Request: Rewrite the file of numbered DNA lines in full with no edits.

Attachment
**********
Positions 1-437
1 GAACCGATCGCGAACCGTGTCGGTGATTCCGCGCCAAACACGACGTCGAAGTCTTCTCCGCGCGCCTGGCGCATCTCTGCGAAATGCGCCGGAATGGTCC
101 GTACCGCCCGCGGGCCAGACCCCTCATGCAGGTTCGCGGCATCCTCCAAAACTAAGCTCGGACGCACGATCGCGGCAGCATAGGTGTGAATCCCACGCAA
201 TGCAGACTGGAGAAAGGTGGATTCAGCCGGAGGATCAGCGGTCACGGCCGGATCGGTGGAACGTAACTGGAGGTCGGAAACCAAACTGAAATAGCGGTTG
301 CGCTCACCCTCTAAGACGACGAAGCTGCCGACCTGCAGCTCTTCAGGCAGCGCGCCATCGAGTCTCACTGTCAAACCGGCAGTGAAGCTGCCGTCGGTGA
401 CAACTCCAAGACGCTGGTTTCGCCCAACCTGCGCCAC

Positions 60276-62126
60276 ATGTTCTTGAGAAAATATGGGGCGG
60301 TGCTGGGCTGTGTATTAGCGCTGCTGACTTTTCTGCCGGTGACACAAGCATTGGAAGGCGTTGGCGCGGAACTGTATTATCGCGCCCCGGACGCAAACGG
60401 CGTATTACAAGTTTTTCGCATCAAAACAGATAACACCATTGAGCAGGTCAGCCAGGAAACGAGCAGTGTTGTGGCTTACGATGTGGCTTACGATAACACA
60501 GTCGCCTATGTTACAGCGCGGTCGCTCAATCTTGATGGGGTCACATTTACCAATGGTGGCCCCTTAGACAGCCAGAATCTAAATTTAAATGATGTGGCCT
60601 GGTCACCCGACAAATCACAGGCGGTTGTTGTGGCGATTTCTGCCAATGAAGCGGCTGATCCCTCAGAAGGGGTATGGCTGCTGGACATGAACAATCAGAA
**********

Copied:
Positions 1-437
1 GAACCGATCGCGAACCGTGTCGGTGATTCCGCGCCAAACACGACGTCGAAGTCTTCTCCGCGCGCCTGGCGCATCTCTGCGAAATGCGCCGGAATGGTCC
101 GTACCGCCCGCGGGCCAGACCCCTCATGCAGGTTCGCGGCATCCTCCAAAACTAAGCTCGGACGCACGATCGCGGCAGCATAGGTGTGAATCCCACGCAA
201 TGCAGACTGGAGAAAGGTGGATTCAGCCGGAGGATCAGCGGTCACGGCCGGATCGGTGGAACGTAACTGGAGGTCGGAAACCAAACTGAAATAGCGGTTG
301 CGCTCACCCTCTAAGACGACGAAGCTGCCGACCTGCAGCTCTTCAGGCAGCGCGCCATCGAGTCTCACTGTCAAACCGGCAGTGAAGCTGCCGTCGGTGA
401 CAACTCCAAGACGCTGGTTTCGCCCAACCTGCGCCAC

Positions 60276-62126
60276 ATGTTCTTGAGAAAATATGGGGCGG
60301 TGCTGGGCTGTGTATTAGCGCTGCTGACTTTTCTGCCGGTGACACAAGCATTGGAAGGCGTTGGCGCGGAACTGTATTATCGCGCCCCGGACGCAAACGG
60401 CGTATTACAAGTTTTTCGCATCAAAACAGATAACACCATTGAGCAGGTCAGCCAGGAAACGAGCAGTGTTGTGGCTTACGATGTGGCTTACGATAACACA
60501 GTCGCCTATGTTACAGCGCGGTCGCTCAATCTTGATGGGGTCACATTTACCAATGGTGGCCCCTTAGACAGCCAGAATCTAAATTTAAATGATGTGGCCT
60601 GGTCACCCGACAAATCACAGGCGGTTGTTGTGGCGATTTCTGCCAATGAAGCGGCTGATCCCTCAGAAGGGGTATGGCTGCTGGACATGAACAATCAGAA